Facebook’s ‘Personality Judgments’ Are Getting Spookily Accurate

Facebook’s ‘Personality Judgments’ Are Getting Spookily Accurate
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The computer algorithms that analyse ‘Likes’ on Facebook have come a long way since the social networking service launched in 2004. According to a new scientific study, their ability to read a person’s personality is now stronger than humans. In other words, the Facebook app in your pocket knows you better than your own mother. Brrr…

To compare the accuracy of personality judgments between computer models and humans, scientists from the Department of Psychology at the University of Cambridge enlisted 86,220 Facebook users to complete a 100-item personality questionnaire. Human personality judgments were obtained from the participants’ Facebook friends, who were asked to describe a given participant using a 10-item version of the same personality measure.

Computer-based personality judgments, based on Facebook Likes, were also obtained using the university’s own computer model. “Likes” were previously shown to successfully predict personality and other psychological traits. The results showed that computer-based judgments correlated more strongly with participants’ self-ratings than those given by their Facebook friends.

“[We found] that computers’ judgments of people’s personalities based on their digital footprints are more accurate and valid than judgments made by their close others or acquaintances (friends, family, spouse, colleagues, etc.),” the report explains.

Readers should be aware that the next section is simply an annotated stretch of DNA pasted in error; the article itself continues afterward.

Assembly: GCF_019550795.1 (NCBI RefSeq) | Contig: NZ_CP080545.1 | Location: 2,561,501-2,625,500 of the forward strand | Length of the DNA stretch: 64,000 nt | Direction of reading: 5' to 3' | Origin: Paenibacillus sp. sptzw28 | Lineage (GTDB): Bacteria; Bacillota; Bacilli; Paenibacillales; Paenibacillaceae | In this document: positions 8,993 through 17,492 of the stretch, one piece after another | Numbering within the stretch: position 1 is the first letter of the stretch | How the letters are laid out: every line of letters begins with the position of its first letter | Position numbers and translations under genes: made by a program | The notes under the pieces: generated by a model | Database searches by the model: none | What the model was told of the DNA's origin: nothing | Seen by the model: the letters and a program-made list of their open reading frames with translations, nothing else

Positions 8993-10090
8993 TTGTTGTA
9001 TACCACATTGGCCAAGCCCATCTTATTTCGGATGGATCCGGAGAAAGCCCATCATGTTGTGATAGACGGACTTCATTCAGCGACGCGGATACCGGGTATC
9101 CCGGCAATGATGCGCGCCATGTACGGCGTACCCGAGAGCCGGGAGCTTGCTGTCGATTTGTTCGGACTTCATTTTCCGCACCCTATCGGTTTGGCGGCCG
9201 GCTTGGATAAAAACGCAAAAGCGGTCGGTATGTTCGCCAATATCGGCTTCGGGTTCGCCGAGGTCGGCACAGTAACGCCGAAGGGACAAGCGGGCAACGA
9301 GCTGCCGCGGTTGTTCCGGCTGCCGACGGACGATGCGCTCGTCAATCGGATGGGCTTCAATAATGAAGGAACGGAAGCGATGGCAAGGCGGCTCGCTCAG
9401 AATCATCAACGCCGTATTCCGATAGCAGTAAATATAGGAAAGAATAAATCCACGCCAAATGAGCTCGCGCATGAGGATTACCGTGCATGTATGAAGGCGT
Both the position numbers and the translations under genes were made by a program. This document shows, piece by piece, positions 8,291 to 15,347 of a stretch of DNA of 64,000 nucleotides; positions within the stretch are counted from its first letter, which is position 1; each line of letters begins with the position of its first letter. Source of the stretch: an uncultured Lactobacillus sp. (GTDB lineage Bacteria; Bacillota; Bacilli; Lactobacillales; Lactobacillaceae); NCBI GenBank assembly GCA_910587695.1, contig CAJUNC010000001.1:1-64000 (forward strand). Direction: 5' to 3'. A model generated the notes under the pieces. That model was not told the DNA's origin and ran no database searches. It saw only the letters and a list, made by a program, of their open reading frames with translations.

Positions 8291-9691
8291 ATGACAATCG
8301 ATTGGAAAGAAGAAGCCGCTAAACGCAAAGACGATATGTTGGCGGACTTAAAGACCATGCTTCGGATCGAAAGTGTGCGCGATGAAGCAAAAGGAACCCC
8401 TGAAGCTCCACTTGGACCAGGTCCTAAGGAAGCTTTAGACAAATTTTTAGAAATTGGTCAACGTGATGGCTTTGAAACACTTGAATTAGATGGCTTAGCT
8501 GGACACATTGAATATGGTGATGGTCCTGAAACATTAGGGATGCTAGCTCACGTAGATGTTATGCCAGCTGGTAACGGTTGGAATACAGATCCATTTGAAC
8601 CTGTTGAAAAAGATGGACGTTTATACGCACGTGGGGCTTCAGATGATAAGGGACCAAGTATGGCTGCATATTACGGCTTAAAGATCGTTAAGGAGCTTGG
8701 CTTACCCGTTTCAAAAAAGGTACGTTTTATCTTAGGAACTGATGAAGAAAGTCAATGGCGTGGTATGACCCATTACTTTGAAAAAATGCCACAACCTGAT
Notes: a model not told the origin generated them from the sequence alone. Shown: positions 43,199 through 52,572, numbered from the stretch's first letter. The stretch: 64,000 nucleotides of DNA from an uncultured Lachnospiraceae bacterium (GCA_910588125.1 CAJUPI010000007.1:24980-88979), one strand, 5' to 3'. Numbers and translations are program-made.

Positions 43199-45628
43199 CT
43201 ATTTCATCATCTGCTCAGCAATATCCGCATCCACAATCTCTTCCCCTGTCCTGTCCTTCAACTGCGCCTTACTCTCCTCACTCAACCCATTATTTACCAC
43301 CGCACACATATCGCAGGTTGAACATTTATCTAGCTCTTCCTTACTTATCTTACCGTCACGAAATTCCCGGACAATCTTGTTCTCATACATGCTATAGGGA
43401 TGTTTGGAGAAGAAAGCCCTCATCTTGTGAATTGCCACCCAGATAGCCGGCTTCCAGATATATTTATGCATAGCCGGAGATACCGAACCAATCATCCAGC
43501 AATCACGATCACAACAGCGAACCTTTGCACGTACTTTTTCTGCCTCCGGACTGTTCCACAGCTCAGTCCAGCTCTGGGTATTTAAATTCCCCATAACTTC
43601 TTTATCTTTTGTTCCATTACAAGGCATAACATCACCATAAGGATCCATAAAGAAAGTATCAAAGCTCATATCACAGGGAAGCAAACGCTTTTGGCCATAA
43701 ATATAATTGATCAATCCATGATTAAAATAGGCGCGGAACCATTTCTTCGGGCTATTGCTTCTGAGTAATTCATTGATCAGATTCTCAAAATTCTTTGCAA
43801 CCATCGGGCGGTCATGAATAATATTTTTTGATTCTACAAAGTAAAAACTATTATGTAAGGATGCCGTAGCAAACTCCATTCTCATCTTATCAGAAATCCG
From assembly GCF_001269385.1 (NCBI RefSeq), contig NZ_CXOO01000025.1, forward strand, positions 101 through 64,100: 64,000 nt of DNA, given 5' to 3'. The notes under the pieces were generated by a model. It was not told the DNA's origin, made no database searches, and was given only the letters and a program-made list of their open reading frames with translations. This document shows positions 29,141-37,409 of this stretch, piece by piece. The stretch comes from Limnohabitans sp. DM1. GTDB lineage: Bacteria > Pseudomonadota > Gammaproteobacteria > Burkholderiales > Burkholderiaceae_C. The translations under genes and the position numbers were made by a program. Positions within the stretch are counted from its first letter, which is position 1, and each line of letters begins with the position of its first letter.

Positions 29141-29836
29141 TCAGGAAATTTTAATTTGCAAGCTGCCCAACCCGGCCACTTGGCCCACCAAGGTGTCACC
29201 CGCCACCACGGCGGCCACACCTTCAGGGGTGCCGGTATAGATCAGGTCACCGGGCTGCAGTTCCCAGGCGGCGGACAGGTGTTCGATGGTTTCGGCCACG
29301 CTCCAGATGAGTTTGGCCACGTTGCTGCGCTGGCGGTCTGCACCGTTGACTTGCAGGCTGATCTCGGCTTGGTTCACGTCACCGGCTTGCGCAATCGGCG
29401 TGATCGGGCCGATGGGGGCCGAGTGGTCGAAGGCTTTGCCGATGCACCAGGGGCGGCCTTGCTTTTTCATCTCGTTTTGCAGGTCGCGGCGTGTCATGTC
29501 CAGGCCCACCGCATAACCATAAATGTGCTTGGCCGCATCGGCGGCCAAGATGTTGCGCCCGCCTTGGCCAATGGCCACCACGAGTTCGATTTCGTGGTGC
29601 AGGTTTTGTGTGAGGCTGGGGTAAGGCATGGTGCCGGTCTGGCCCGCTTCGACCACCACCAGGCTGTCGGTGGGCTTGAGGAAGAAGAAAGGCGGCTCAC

“Our findings highlight that people’s personalities can be predicted automatically and without involving human social-cognitive skills.”

The study concludes that automated, accurate, and cheap personality assessment tools could be used to improve society in various ways: recruiters could better match candidates with jobs based on their personality, for instance.

“In the future, people might abandon their own psychological judgments and rely on computers when making important life decisions, such as choosing activities, career paths, or even romantic partners,” the report suggests.

Apparently, this could even pave the way for romantic relationships with operating systems, as depicted in the Spike Jones movie Her:

The ability to accurately assess psychological traits and states, using digital footprints of behavior, occupies an important milestone on the path toward more social human-computer interactions.

This sounds a bit creepy to us, but we may have been influenced by Joaquin Phoenix’s mustache in said film.

Computer-based personality judgments are more accurate than those made by humans [PNAS]


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